I always encounter dogs when I am working, and my blood pressure always goes up.  I found this video and I think it is very important for you to watch.  It discusses some great signs to look for, ways to defend yourself and what to do in the event you get bitten.

I will always tell you this, if you don't feel comfortable entering a backyard or an area with a potentially dangerous dog, make a note in the incomplete workorder.  Notify the office so we can reschedule when a homeowner is there or the dog can be locked up.  Irrigation can wait. 

Please watch the video and fill out the form so we can document your training. 


by Jerry Everist on March 4th, 2015

New Link!

I have now added a link to the some safety training videos.  Please take the time to:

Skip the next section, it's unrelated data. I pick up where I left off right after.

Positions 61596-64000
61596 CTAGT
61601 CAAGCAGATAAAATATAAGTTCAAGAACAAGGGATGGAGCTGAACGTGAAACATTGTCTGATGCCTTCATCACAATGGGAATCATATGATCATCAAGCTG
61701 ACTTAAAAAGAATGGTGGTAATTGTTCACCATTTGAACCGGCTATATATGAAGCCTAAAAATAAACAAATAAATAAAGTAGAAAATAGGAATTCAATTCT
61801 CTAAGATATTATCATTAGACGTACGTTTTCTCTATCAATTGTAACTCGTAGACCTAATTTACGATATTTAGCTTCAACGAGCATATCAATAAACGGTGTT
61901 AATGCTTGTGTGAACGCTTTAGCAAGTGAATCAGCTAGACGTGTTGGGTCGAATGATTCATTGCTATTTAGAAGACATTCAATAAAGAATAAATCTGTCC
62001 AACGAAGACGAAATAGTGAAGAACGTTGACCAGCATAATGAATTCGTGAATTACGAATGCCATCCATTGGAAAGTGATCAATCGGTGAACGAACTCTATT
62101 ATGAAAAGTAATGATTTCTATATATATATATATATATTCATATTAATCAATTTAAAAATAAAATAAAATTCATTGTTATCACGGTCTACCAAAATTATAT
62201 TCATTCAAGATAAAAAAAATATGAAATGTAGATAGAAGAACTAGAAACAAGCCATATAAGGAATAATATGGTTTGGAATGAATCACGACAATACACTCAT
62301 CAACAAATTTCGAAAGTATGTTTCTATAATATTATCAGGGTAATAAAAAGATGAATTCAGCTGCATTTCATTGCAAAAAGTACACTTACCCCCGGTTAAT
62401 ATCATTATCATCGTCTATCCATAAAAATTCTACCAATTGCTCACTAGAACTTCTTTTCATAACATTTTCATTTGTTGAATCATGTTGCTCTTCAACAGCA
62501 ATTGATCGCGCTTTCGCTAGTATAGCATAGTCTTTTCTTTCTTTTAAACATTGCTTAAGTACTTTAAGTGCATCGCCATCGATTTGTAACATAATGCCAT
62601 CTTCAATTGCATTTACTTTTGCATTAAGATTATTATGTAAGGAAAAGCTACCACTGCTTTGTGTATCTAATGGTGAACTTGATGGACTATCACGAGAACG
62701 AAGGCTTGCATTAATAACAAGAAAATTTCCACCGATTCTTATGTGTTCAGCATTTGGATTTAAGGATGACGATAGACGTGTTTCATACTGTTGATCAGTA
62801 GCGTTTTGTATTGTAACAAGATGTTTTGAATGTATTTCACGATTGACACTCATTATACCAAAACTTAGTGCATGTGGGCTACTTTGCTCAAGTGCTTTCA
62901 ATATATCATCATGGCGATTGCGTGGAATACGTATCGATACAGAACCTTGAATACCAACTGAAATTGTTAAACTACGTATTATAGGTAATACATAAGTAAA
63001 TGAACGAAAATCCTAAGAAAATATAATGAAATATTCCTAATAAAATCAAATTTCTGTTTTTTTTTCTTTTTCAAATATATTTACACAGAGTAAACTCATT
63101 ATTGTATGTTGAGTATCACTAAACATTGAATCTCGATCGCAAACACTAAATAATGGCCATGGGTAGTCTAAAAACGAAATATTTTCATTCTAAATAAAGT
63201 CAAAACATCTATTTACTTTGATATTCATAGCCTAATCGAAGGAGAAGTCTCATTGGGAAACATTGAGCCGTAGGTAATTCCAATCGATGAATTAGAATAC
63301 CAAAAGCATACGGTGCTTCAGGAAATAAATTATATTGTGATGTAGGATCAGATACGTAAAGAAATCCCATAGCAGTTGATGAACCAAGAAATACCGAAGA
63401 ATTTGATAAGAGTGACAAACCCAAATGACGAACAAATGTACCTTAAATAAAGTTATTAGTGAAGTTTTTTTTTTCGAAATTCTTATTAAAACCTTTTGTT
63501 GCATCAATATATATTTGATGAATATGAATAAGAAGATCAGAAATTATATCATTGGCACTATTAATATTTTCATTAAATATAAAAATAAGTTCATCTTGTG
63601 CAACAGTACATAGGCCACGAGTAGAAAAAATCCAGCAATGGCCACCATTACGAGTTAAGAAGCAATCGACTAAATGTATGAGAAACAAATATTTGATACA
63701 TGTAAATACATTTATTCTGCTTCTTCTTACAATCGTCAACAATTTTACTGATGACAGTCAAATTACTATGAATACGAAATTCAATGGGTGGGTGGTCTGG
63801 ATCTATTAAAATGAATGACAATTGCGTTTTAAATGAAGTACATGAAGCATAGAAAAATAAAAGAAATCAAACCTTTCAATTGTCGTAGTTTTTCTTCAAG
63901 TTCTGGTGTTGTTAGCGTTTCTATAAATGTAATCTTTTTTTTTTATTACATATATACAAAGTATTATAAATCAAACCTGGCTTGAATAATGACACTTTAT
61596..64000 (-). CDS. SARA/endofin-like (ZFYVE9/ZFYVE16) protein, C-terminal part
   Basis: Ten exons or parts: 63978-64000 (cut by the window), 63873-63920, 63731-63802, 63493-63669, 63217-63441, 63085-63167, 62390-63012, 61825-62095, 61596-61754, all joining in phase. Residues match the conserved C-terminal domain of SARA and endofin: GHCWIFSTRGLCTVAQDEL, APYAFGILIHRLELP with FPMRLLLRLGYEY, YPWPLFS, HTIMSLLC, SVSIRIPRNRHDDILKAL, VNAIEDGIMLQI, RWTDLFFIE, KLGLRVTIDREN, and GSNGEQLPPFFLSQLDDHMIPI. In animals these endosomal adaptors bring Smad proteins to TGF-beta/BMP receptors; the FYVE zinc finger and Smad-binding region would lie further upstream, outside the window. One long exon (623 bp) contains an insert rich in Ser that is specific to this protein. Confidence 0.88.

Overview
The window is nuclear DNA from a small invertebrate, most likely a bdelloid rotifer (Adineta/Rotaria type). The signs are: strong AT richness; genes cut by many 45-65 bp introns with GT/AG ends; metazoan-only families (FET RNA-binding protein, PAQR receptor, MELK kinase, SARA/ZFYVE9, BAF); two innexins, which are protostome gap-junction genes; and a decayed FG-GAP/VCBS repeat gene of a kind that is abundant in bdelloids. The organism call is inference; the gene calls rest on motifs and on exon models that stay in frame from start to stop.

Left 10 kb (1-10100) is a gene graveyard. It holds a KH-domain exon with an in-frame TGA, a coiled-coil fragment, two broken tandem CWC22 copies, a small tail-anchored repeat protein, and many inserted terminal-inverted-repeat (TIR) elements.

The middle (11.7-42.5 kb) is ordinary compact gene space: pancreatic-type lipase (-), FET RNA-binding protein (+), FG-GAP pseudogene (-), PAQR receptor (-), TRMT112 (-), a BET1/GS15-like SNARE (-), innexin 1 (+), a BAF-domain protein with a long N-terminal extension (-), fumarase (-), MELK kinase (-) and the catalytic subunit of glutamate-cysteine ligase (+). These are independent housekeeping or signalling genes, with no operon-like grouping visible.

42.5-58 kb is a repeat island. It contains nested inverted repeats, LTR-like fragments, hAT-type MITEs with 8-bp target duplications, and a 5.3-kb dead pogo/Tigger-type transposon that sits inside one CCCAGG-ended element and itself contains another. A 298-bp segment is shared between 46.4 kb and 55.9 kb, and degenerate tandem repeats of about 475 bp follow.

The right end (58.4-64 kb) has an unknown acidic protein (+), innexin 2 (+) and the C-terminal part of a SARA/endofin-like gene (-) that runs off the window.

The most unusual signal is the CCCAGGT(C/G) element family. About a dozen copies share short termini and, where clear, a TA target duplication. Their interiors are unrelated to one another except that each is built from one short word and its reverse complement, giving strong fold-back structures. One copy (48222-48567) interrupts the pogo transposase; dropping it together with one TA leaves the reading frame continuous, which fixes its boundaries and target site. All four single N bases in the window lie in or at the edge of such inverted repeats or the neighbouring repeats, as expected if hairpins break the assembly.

Clock into shop time, reference training and watch these videos.  They are more directed to the maintenance portion of the industry, but it still has the message of safety.



by Jerry Everist on February 18th, 2015

Please take a moment to watch this video.

Posted on April 27th, 2011

Some great easy things to think about when you start-up your irrigation system for the season.

Make sure you have water proof wire nuts at your valves. Corrosion can be a bad thing for your wire system. Corrosion can start from your valve connections and move all the way to your irrigation controller. This would render your wire run useless. Once you start up your system, check to see that you have some grease filled caps to protect the wire from water. Once the corrosion starts, you can't stop it.

Safety (1)
SOP (1)